Thursday, December 23, 2010

Paranormal Tools: Practical Magic and Mr. Monk

By Barbra Annino

Implementing paranormal elements in fiction can be tricky business. Because the "magic" shouldn’t be used as an easy way out of a tough spot, the writer needs to draw the line on when and how it’s used. If your protagonist is at the bottom of a well and all she has to do is twitch her nose to get out of it, what fun is that for a reader? And what would be the point in turning the page if he never believed she was in real danger?

Magic, otherworldly beings and paranormal circumstances can be fun to play with — but they should also propel the plot forward. They should be used as a tool, like a gun or a special talent, attributed to the character as a source of protection, an element of disguise. Not a get-out-of-jail-free card.

In the book Practical Magic, Alice Hoffman weaves a world where the Owens women are cursed. They can never find true love, even though they have a firm grasp on spell casting. They cannot just snap their fingers and make everything better in their own lives, although they are often successful in helping others — sometimes too successful. In the story, the power of their witchcraft both hinders them and helps them. It’s a delicate balance that Hoffman blends well.

If you apply that formula in your own work, making the magical traits of your characters both bothersome and helpful, the reader will continuously wonder if the next dream, vision or spell will lead to more hot water or get her out of harm’s way.

Think of the Monk books and Adrian Monk's incredible gift for detecting. “It’s a blessing and a curse,” he often says. And it is.

Monk’s observational skills take on an almost superhero-like quality. He sees things that others simply don’t catch, which helps him to solve murder after murder, yet also puts him in the path of danger. Arguably, this gift may be the root cause of his paralyzing fears as well.

Monk is a perfect example of the flawed genius — the superhero with debilitating faults. That’s more than balance, that’s a teeter-totter that makes for great storytelling.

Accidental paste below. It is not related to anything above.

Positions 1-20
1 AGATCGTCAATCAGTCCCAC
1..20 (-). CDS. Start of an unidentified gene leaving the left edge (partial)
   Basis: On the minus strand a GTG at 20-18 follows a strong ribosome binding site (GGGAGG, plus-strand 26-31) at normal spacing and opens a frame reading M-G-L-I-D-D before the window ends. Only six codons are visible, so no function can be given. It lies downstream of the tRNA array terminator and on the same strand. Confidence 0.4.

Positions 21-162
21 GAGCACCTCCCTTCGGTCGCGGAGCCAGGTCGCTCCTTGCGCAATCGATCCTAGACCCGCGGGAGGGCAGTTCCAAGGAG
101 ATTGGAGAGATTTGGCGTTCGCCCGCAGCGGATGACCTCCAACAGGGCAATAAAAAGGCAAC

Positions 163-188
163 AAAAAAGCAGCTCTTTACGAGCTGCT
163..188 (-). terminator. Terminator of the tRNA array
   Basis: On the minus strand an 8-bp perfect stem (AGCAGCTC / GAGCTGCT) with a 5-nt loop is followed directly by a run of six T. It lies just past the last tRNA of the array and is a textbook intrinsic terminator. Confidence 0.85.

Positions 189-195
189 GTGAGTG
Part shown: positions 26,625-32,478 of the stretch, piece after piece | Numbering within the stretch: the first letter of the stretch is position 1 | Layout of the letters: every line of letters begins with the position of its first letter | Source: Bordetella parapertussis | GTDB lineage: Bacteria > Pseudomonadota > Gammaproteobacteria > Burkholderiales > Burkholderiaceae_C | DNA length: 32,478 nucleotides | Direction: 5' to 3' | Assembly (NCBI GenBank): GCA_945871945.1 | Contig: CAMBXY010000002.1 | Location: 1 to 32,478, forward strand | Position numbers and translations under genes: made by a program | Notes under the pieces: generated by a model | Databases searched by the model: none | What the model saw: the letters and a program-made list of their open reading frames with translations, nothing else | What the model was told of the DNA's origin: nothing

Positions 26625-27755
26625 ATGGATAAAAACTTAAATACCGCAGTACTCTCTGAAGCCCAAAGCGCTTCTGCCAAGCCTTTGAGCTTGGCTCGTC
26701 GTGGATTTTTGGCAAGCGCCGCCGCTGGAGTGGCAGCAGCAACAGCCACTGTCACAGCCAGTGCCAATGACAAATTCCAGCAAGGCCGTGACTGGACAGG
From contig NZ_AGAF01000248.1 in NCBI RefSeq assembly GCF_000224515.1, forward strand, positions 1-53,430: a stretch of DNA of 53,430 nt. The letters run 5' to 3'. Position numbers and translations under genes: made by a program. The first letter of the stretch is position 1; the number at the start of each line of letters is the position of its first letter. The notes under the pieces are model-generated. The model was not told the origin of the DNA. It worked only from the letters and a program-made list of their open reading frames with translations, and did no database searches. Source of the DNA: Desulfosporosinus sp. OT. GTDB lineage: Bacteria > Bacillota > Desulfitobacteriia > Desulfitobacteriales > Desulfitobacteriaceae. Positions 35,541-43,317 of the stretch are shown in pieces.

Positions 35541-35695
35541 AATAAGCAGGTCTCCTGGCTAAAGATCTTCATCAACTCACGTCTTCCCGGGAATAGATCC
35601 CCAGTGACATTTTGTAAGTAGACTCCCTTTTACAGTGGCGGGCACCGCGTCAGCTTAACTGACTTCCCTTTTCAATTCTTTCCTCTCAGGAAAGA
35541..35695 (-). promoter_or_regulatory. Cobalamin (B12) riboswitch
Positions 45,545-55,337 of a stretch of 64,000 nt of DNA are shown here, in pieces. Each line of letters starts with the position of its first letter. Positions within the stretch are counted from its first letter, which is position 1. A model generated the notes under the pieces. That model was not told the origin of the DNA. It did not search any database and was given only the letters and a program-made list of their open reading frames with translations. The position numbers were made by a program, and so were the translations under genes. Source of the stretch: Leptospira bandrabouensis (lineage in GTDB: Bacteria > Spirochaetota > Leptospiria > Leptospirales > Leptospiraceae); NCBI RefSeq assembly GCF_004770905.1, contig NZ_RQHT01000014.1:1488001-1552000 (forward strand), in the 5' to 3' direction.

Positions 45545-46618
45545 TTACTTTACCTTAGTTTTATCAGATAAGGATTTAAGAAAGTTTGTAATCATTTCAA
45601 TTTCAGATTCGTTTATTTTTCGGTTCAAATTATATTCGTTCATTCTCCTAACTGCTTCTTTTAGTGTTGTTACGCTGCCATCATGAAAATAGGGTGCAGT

Play with the magic in your books. If your character has the ability to see dead people, as in the Wendy Roberts books, perhaps he’s also blind. He can “see” people that have passed on, but he can’t see his own wife. This would make for compelling plot points.

If the character is a witch, make her dyslexic, so that she needs to use extreme caution every time she casts a spell or crazy things happen. Got a character that can talk to animals? What if the animals lied? Or what if they talked in riddles all the time and she had to figure out what the message was?

Magic in its many forms has captured audiences since storytelling began. But, as in "A Midsummer Night’s Dream," magic can cause chaos — and even the most gifted protagonist has no story to tell without succumbing to his own flaws. Make sure you balance the supernatural with human frailty.

Barbra Annino is the author of Opal Fire, a Stacy Justice gemstone mystery. A Chicago native, she freelances for a variety of publications, writing about health, food and travel.


Pat Marinelli said...

Love this post. You totally cleared up a problem with my heroine. My hero was great but I knew something was wrong with heroine...she is too perfect. You helped me discover that she needs a flaw.

Thank you so much.

Sun Singer said...

Magic always needs something to even it out like the Kryptonite in Superman. Great post.


Barbra Annino said...

Glad I could help!